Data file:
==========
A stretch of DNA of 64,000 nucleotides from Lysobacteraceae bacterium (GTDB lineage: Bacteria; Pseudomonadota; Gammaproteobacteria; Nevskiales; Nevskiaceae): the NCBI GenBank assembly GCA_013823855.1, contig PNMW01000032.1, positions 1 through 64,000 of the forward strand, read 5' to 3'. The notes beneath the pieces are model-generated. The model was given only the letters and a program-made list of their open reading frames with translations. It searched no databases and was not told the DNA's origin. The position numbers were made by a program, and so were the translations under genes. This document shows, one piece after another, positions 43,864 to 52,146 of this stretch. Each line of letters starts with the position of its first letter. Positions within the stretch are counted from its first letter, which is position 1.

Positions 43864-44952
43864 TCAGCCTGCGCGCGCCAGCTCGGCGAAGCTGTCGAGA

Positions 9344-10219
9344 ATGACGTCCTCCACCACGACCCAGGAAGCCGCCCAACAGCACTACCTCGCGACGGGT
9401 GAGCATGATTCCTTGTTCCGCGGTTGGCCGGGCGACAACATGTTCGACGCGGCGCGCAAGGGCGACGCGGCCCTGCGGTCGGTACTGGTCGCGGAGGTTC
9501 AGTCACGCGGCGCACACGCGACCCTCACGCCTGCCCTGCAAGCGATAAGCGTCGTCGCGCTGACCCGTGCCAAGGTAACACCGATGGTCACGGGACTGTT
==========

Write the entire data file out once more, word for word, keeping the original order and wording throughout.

A stretch of DNA of 64,000 nucleotides from Lysobacteraceae bacterium (GTDB lineage: Bacteria; Pseudomonadota; Gammaproteobacteria; Nevskiales; Nevskiaceae): the NCBI GenBank assembly GCA_013823855.1, contig PNMW01000032.1, positions 1 through 64,000 of the forward strand, read 5' to 3'. The notes beneath the pieces are model-generated. The model was given only the letters and a program-made list of their open reading frames with translations. It searched no databases and was not told the DNA's origin. The position numbers were made by a program, and so were the translations under genes. This document shows, one piece after another, positions 43,864 to 52,146 of this stretch. Each line of letters starts with the position of its first letter. Positions within the stretch are counted from its first letter, which is position 1.

Positions 43864-44952
43864 TCAGCCTGCGCGCGCCAGCTCGGCGAAGCTGTCGAGA

Positions 9344-10219
9344 ATGACGTCCTCCACCACGACCCAGGAAGCCGCCCAACAGCACTACCTCGCGACGGGT
9401 GAGCATGATTCCTTGTTCCGCGGTTGGCCGGGCGACAACATGTTCGACGCGGCGCGCAAGGGCGACGCGGCCCTGCGGTCGGTACTGGTCGCGGAGGTTC
9501 AGTCACGCGGCGCACACGCGACCCTCACGCCTGCCCTGCAAGCGATAAGCGTCGTCGCGCTGACCCGTGCCAAGGTAACACCGATGGTCACGGGACTGTT